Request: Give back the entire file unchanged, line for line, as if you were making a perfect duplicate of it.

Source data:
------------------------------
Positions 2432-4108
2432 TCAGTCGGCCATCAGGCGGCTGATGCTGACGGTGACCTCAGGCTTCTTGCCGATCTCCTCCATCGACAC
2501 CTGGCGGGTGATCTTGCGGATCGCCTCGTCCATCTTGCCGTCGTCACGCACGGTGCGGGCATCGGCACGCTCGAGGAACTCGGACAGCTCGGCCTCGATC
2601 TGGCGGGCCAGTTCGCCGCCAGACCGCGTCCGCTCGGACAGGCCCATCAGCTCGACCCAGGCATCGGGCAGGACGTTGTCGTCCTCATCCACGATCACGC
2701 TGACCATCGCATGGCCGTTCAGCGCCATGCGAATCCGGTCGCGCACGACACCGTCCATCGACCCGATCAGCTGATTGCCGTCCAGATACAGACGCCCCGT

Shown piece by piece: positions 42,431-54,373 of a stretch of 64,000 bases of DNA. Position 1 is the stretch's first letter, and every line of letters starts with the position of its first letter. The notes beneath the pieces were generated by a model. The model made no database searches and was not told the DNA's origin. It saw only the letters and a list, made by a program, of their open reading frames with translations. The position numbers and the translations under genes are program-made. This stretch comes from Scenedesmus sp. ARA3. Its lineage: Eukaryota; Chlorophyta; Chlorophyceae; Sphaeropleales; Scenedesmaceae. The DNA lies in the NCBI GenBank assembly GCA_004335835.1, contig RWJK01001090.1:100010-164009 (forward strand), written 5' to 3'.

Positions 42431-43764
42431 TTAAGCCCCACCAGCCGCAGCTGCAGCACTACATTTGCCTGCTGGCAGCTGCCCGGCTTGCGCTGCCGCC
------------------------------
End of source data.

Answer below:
Positions 2432-4108
2432 TCAGTCGGCCATCAGGCGGCTGATGCTGACGGTGACCTCAGGCTTCTTGCCGATCTCCTCCATCGACAC
2501 CTGGCGGGTGATCTTGCGGATCGCCTCGTCCATCTTGCCGTCGTCACGCACGGTGCGGGCATCGGCACGCTCGAGGAACTCGGACAGCTCGGCCTCGATC
2601 TGGCGGGCCAGTTCGCCGCCAGACCGCGTCCGCTCGGACAGGCCCATCAGCTCGACCCAGGCATCGGGCAGGACGTTGTCGTCCTCATCCACGATCACGC
2701 TGACCATCGCATGGCCGTTCAGCGCCATGCGAATCCGGTCGCGCACGACACCGTCCATCGACCCGATCAGCTGATTGCCGTCCAGATACAGACGCCCCGT

Shown piece by piece: positions 42,431-54,373 of a stretch of 64,000 bases of DNA. Position 1 is the stretch's first letter, and every line of letters starts with the position of its first letter. The notes beneath the pieces were generated by a model. The model made no database searches and was not told the DNA's origin. It saw only the letters and a list, made by a program, of their open reading frames with translations. The position numbers and the translations under genes are program-made. This stretch comes from Scenedesmus sp. ARA3. Its lineage: Eukaryota; Chlorophyta; Chlorophyceae; Sphaeropleales; Scenedesmaceae. The DNA lies in the NCBI GenBank assembly GCA_004335835.1, contig RWJK01001090.1:100010-164009 (forward strand), written 5' to 3'.

Positions 42431-43764
42431 TTAAGCCCCACCAGCCGCAGCTGCAGCACTACATTTGCCTGCTGGCAGCTGCCCGGCTTGCGCTGCCGCC